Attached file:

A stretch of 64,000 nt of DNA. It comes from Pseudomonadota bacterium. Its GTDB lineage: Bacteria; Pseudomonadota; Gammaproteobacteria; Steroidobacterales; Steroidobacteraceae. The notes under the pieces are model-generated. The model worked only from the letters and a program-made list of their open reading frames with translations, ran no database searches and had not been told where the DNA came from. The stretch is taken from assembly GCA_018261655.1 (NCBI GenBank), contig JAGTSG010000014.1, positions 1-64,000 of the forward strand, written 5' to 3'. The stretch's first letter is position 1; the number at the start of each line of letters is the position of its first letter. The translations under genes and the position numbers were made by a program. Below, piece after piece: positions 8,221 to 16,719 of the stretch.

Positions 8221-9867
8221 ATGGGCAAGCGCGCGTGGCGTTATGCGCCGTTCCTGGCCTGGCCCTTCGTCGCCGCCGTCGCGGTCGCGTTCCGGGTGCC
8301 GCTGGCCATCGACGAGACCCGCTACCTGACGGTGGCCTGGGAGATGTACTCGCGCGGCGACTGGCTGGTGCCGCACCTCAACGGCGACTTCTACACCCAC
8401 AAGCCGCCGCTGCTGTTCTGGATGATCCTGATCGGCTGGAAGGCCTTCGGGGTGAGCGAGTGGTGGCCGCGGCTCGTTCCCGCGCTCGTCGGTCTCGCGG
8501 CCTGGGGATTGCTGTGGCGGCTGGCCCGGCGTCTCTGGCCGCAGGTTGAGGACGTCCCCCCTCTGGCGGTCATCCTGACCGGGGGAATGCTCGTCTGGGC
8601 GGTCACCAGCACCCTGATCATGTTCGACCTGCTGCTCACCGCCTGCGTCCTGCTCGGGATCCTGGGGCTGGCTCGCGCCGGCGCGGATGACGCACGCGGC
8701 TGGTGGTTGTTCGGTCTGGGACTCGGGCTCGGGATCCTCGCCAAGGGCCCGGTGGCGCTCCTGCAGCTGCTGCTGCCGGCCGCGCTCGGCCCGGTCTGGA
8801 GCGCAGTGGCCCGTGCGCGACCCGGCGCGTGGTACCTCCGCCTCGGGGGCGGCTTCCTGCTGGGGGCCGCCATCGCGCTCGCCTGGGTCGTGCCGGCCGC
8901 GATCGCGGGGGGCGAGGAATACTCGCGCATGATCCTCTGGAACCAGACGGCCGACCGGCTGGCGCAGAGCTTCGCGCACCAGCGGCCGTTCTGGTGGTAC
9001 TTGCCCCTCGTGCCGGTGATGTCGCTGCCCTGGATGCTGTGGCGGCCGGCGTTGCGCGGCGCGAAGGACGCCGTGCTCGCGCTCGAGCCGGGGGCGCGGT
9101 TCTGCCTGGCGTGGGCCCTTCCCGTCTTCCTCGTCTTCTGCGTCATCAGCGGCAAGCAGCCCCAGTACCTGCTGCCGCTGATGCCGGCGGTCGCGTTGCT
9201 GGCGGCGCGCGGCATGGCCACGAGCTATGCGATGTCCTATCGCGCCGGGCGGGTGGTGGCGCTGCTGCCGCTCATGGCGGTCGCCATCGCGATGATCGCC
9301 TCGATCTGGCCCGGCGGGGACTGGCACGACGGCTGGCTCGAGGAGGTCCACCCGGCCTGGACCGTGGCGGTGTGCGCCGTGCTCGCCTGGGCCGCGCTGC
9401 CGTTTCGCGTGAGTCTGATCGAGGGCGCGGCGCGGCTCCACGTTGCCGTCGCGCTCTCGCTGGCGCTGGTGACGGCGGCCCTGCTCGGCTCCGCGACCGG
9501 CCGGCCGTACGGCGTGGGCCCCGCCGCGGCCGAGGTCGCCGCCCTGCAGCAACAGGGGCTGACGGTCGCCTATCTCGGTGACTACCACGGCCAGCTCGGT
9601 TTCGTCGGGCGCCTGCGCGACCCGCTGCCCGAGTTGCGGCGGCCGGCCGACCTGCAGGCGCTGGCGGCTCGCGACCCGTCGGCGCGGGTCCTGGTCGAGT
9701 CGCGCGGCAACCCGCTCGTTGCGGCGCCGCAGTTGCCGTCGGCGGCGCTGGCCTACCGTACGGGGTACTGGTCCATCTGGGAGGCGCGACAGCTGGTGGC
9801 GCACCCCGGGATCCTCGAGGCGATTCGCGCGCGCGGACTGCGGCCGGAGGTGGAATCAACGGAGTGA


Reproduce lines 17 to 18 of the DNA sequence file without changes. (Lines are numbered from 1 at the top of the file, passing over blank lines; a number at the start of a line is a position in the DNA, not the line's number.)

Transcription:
9601 TTCGTCGGGCGCCTGCGCGACCCGCTGCCCGAGTTGCGGCGGCCGGCCGACCTGCAGGCGCTGGCGGCTCGCGACCCGTCGGCGCGGGTCCTGGTCGAGT
9701 CGCGCGGCAACCCGCTCGTTGCGGCGCCGCAGTTGCCGTCGGCGGCGCTGGCCTACCGTACGGGGTACTGGTCCATCTGGGAGGCGCGACAGCTGGTGGC